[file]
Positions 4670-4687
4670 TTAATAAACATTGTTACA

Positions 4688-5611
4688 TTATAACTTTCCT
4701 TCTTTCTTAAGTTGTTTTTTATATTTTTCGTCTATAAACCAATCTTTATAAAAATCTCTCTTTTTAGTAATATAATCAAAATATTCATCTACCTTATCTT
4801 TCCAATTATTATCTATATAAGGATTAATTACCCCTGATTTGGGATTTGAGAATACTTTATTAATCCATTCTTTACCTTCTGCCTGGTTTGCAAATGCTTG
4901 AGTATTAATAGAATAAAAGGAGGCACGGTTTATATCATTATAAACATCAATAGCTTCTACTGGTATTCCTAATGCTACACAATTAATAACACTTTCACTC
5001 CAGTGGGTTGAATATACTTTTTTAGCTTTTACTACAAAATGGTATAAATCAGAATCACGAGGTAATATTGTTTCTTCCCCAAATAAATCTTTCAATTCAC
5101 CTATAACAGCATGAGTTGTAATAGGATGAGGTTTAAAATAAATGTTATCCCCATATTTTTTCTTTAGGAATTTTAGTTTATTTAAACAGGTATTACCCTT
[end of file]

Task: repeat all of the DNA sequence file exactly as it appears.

Positions 4670-4687
4670 TTAATAAACATTGTTACA

Positions 4688-5611
4688 TTATAACTTTCCT
4701 TCTTTCTTAAGTTGTTTTTTATATTTTTCGTCTATAAACCAATCTTTATAAAAATCTCTCTTTTTAGTAATATAATCAAAATATTCATCTACCTTATCTT
4801 TCCAATTATTATCTATATAAGGATTAATTACCCCTGATTTGGGATTTGAGAATACTTTATTAATCCATTCTTTACCTTCTGCCTGGTTTGCAAATGCTTG
4901 AGTATTAATAGAATAAAAGGAGGCACGGTTTATATCATTATAAACATCAATAGCTTCTACTGGTATTCCTAATGCTACACAATTAATAACACTTTCACTC
5001 CAGTGGGTTGAATATACTTTTTTAGCTTTTACTACAAAATGGTATAAATCAGAATCACGAGGTAATATTGTTTCTTCCCCAAATAAATCTTTCAATTCAC
5101 CTATAACAGCATGAGTTGTAATAGGATGAGGTTTAAAATAAATGTTATCCCCATATTTTTTCTTTAGGAATTTTAGTTTATTTAAACAGGTATTACCCTT